As the Nina Kraviz “Bathgate” demonstrated, sexism is alive and well in the dance music community — but a series of dispatches from the pop world prove that accusations of music industry puppetry are not limited to electronic music.
Last week, indie darling Solange Knowles took to Twitter to address an issue she has referenced before. “I find it very disappointing when I am presented as the “face” of my music, or a “vocal muse” when I write or co-write every fucking song,” she tweeted. “How can one be a “vocal muse” to their own melodies, storytelling, and words they wrote?”
While they certainly apply to a whole raft of her press coverage, the comments appear to be in response to Pitchfork’s positive — if problematic — review of her recent True EP. The review describes Knowles as “hitting a graceful stride, in her own time and on her own terms,” before calling attention to shadowy producers and songwriters of pop music that “lurk in the background,” extolling True as the opposite of genetically-engineered pop: an effort where Knowles and collaborator Dev Hynes are presented as “a full fledged-partner[s].”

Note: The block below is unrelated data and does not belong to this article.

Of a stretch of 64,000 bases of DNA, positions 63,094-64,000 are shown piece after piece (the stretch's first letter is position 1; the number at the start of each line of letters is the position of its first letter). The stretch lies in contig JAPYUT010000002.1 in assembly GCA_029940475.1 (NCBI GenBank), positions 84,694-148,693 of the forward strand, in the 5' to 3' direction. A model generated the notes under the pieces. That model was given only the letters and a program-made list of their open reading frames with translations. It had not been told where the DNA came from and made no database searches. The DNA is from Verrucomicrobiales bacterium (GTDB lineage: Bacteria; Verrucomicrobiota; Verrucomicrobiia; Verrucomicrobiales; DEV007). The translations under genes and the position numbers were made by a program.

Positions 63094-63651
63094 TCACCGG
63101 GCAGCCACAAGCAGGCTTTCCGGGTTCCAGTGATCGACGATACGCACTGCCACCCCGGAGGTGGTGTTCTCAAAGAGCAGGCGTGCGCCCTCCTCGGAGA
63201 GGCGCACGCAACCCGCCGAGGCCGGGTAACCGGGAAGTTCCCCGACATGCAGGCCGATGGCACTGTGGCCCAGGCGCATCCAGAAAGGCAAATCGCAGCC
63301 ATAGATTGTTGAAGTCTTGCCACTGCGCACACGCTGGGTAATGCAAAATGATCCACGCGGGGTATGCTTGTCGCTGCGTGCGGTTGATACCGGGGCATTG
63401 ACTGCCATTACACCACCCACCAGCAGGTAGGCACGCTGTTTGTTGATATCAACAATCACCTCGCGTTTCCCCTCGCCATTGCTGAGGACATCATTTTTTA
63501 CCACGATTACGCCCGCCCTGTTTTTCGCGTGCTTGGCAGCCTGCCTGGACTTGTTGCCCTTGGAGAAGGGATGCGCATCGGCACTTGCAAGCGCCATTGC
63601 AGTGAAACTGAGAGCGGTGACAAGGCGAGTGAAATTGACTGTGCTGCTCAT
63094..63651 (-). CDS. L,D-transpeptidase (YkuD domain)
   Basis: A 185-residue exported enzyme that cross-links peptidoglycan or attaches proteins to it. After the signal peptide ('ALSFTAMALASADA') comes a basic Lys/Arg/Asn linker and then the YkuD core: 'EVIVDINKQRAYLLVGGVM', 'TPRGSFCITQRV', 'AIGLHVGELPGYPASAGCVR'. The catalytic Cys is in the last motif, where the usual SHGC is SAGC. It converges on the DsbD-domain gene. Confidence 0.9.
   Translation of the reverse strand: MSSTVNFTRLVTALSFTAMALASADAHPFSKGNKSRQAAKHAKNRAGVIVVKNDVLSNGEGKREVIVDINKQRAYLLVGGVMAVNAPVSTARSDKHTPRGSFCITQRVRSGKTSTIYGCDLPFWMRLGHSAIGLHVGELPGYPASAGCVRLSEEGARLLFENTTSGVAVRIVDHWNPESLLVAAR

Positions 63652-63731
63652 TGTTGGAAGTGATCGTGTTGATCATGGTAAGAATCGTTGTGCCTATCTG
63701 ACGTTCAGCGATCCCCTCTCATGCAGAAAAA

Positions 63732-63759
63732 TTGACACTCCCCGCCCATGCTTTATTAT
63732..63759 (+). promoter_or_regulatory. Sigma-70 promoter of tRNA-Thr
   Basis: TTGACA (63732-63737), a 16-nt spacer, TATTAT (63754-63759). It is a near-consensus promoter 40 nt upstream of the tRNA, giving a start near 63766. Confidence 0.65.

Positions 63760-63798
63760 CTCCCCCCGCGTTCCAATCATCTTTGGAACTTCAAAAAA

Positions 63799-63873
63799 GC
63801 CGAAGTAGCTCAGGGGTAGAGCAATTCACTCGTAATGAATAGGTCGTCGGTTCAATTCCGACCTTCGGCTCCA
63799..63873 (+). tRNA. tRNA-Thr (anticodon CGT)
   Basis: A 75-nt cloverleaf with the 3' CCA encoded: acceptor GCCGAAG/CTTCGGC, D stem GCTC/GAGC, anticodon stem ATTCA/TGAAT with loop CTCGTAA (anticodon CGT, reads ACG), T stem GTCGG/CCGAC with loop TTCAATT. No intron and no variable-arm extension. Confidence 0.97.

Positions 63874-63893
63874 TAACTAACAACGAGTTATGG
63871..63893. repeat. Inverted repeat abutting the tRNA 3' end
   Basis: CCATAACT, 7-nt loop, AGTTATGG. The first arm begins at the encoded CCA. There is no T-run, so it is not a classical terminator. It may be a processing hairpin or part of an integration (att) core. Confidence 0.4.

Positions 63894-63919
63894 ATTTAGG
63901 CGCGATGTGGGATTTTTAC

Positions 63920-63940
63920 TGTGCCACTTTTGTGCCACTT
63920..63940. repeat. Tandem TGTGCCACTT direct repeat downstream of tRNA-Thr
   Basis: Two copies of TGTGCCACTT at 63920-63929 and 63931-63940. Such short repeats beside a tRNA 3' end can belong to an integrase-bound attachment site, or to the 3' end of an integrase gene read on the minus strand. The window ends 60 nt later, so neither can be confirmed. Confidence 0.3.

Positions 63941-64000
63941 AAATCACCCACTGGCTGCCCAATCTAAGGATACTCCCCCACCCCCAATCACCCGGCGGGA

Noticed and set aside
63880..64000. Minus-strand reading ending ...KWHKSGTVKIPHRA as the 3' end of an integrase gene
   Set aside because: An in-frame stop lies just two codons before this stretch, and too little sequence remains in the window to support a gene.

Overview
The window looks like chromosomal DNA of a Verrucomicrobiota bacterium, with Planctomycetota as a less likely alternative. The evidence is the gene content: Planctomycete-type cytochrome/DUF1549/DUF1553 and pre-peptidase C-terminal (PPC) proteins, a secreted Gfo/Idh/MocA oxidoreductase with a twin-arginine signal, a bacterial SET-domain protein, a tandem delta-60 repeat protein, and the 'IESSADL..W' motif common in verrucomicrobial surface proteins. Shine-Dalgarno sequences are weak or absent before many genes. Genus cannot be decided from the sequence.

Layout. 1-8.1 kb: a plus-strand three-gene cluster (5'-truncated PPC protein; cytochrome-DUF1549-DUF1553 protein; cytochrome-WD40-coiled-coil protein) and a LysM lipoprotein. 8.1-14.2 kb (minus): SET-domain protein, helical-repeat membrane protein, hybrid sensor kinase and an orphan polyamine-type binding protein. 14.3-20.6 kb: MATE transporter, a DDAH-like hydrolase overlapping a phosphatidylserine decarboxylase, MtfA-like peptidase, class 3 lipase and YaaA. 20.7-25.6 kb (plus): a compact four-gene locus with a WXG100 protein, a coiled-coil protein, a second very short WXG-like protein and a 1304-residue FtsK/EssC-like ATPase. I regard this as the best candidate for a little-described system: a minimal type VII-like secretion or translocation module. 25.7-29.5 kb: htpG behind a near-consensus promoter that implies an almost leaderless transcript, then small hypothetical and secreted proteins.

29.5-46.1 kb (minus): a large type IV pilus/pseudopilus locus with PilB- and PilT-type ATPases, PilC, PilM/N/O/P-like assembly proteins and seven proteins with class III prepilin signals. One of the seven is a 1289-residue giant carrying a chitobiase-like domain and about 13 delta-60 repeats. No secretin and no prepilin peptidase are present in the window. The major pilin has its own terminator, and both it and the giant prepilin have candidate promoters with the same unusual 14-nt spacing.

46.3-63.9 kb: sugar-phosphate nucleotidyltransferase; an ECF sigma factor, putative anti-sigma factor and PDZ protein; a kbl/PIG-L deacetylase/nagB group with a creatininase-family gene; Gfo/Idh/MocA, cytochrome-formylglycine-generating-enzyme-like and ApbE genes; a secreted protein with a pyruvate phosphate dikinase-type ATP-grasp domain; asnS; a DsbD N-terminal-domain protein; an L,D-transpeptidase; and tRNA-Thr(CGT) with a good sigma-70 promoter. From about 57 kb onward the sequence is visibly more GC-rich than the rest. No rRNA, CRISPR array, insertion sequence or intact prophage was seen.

The review has a point here, but it seems to lose the script when describing Knowles as Hynes’ “ideal female vocal muse,” putting the onus of songwriting on him rather than her — the male gaze realized. Both artists shared writing, composition, and production credits on the EP, and while Hynes’ stylistic fingerprints are all over True, it seems inaccurate to describe Knowles as some sort of vessel for his creations.
Knowles is not alone in not receiving credit where credit is due. Claire Boucher, who is single-handedly reinvigorating pop music as Grimes, faces similar challenges. Despite being credited as the sole writer and producer of her three albums, Boucher has been dogged by sexism, taking to her Tumblr last week to address a variety of grievances, from press faux pas to sexual harassment. Standing out from the list was a castigation of men who dismiss her skills as a musician.